Knowing what you want to learn is often half the battle. If you're just starting out, perhaps exploring some of the basic concepts and learning how they apply in your field would be a good place to start before jumping into software tutorials. Or maybe you've been stuck for a while on a specific task, like importing data, fixing the labels on your map, or turning your paper map into an interactive web map. If you'd like to chat with a GIS consultant to clarify your goals, feel free to sign-up for the IGIS online office hours, and we'll get you pointed in the right direction.
The IGIS team put together some of our favorite "go to" online GIS training resources that we use ourselves all the time. If you don't see what you're looking for below, or have another other site you'd recommend, please leave a comment or drop us an email and we'll add it to the list.
Happy Holidays, and Happy Mapping!
Andy, Shane, Sean, Robert, and Maggi
ESRI Web Courses, Training Seminars, and Tutorials
A little known fact about the University of California's site license with ESRI (including ANR) is that it includes virtually unlimited access to their entire catalog of web courses and online training seminars. Instructor led classes still require a fee, but there are literally hundreds of high-quality recorded e-courses you can take, ranging from introductory to advanced topics, from basic concepts to specific software steps. ESRI web courses are typically 3 hours long, while training seminars are 1 hour, so you can fit them in on a slow day. Check out the course catalog, and remember to filter by "E-Learning" as the format and what you would like to learn in the "GIS Capabilities" box.
To take most of ESRI's online training, you need a UC sponsored ArcGIS.com account (note that ESRI.com accounts are different and won't do you any good here). If you don't already have an enterprise ArcGIS.com account and you work for ANR, IGIS can hook you up with one. Just fill in the software request form and check the box for an ArcGIS.com account. You'll also have the option to download the latest desktop GIS software, which might be a good idea if you're still using an older version of ArcGIS Desktop.
TIP: If you're brand new to GIS, consider starting with the 3-hour web course called Getting Started with ArcGIS Pro. ArcGIS Pro is relatively new, has a much more intuitive interface, and will eventually replace the venerable ArcGIS Desktop.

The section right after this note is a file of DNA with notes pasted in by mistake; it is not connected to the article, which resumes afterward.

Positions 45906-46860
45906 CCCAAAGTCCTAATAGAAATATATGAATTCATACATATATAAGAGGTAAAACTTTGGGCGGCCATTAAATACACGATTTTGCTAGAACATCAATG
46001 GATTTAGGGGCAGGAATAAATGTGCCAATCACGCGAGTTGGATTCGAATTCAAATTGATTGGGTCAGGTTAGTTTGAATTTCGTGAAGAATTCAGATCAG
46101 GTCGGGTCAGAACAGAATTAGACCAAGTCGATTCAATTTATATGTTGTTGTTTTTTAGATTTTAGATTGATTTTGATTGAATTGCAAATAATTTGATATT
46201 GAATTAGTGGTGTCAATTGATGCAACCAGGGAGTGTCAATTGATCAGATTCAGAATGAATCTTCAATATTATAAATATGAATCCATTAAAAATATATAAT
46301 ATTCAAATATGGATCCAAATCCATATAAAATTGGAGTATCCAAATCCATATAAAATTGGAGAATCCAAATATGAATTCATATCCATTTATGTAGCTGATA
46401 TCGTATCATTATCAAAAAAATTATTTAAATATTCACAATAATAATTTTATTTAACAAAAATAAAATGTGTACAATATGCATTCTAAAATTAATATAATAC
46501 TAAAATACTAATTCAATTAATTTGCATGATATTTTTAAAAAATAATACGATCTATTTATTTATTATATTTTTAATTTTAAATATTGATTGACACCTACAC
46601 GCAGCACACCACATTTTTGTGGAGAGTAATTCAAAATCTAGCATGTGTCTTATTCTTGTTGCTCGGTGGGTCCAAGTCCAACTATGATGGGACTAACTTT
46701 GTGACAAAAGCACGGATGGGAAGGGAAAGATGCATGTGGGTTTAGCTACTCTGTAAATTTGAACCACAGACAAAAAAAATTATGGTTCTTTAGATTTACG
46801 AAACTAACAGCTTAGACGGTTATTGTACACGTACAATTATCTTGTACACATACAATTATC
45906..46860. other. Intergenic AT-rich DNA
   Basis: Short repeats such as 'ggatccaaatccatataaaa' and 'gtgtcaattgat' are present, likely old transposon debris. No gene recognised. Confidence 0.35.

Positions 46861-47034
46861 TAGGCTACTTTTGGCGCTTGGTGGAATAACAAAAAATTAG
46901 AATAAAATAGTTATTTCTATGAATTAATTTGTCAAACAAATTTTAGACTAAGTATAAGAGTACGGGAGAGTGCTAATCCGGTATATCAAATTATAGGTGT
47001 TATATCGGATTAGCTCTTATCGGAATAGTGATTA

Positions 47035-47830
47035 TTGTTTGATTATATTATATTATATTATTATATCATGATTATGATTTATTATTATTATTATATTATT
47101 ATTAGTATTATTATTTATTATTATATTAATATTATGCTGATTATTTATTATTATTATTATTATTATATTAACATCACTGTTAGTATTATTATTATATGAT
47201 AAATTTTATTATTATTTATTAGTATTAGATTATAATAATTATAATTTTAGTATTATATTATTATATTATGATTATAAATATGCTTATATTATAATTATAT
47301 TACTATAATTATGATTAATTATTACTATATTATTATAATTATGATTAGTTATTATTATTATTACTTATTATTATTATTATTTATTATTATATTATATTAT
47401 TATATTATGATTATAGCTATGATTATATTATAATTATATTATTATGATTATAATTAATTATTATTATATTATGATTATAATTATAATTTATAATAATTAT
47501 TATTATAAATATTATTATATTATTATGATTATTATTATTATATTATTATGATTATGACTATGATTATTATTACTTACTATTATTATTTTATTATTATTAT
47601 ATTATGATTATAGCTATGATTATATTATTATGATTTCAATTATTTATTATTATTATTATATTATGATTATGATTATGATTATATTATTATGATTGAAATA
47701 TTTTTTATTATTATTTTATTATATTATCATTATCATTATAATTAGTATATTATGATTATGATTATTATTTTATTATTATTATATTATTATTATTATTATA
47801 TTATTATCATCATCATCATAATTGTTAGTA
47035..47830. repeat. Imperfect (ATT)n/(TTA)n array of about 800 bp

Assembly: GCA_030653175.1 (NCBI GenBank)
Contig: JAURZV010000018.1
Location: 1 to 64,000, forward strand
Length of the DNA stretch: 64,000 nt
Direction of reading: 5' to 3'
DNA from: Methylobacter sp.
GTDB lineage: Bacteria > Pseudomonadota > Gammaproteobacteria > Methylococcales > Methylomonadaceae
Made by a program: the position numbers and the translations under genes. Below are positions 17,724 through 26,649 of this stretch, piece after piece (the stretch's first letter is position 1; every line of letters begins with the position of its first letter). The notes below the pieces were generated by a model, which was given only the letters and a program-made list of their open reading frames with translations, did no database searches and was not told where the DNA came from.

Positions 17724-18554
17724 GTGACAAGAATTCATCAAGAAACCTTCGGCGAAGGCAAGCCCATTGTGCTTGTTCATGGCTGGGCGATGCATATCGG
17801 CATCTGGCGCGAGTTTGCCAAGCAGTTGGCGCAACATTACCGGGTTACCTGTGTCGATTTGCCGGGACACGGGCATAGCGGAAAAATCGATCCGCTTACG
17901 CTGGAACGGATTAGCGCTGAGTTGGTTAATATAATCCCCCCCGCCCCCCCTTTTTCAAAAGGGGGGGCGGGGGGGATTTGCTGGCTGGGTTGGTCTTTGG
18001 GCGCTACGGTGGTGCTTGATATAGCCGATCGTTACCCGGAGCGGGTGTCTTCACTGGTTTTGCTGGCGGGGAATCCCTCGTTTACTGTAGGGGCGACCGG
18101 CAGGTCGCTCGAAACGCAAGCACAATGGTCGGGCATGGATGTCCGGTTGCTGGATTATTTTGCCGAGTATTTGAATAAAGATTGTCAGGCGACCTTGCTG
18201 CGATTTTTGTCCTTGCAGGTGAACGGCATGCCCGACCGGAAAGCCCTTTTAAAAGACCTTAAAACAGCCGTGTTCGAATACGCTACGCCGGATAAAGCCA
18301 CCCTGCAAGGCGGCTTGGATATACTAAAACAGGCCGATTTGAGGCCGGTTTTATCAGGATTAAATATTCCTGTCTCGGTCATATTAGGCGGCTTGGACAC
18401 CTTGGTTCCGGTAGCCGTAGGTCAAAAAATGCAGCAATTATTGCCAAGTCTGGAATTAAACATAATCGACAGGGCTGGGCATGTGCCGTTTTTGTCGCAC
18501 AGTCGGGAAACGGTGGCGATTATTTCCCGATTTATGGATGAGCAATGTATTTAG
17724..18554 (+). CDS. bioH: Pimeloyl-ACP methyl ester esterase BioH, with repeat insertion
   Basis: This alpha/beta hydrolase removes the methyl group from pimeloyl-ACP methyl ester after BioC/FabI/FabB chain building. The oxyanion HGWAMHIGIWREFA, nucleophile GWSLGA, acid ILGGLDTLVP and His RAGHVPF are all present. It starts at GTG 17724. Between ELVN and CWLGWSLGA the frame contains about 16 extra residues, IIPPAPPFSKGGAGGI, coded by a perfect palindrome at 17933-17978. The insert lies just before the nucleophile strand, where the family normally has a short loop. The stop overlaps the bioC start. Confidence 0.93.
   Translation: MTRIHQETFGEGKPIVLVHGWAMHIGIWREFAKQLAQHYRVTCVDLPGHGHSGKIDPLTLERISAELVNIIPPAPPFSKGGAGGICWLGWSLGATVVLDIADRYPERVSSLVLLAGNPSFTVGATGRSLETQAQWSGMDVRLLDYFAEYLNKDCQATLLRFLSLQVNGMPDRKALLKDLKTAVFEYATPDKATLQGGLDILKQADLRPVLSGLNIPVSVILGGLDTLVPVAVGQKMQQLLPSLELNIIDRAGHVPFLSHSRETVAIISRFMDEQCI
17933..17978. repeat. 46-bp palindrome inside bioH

For additional hands-on experience, ESRI also has a number of self-paced guided exercises you can work through for most of its products.
Recorded GIS Webinars from Extension.org
Connected to eXtension.org, a national resource network for US Cooperative Extension professionals, is a GIS training and support group called Map@Syst. They have published a number of recorded webinars on applications of GIS for cooperative extension work, including using maps to engage your audience, story maps, working with Lidar data, Landsat imagery, etc. A great resource definitely worth checking out.
ESRI Hacker Labs
If you've got a little experience with web mapping (perhaps from taking an IGIS workshop?), the exercises in the ESRI Geodev Hacker Labs library are a great way to learn / remember the basic steps. Lots of code examples and explanations take you from A to Z, and everything is on GitHub so they're completely free!
(anything to add here?)
Technical Workshops from the 2016 ESRI User Conference
ESRI holds a ginormous user conference every July, which is a great place to move your GIS skills to the next level. If you can't wait until next summer, there are recordings of over 50 technical workshops from the 2016 User Conference available on YouTube.
QGIS and ESRI Courses on Lynda.com
Another under-utilized resource available to all ANR staff is the virtually unlimited access to the thousands of online courses at Lynda.com. These professionally made courses include a number of GIS subjects, including Up and Running with QGIS, ArcGIS Pro Essential Training, and GIS on the Web. Courses are generally 2-3 hours long.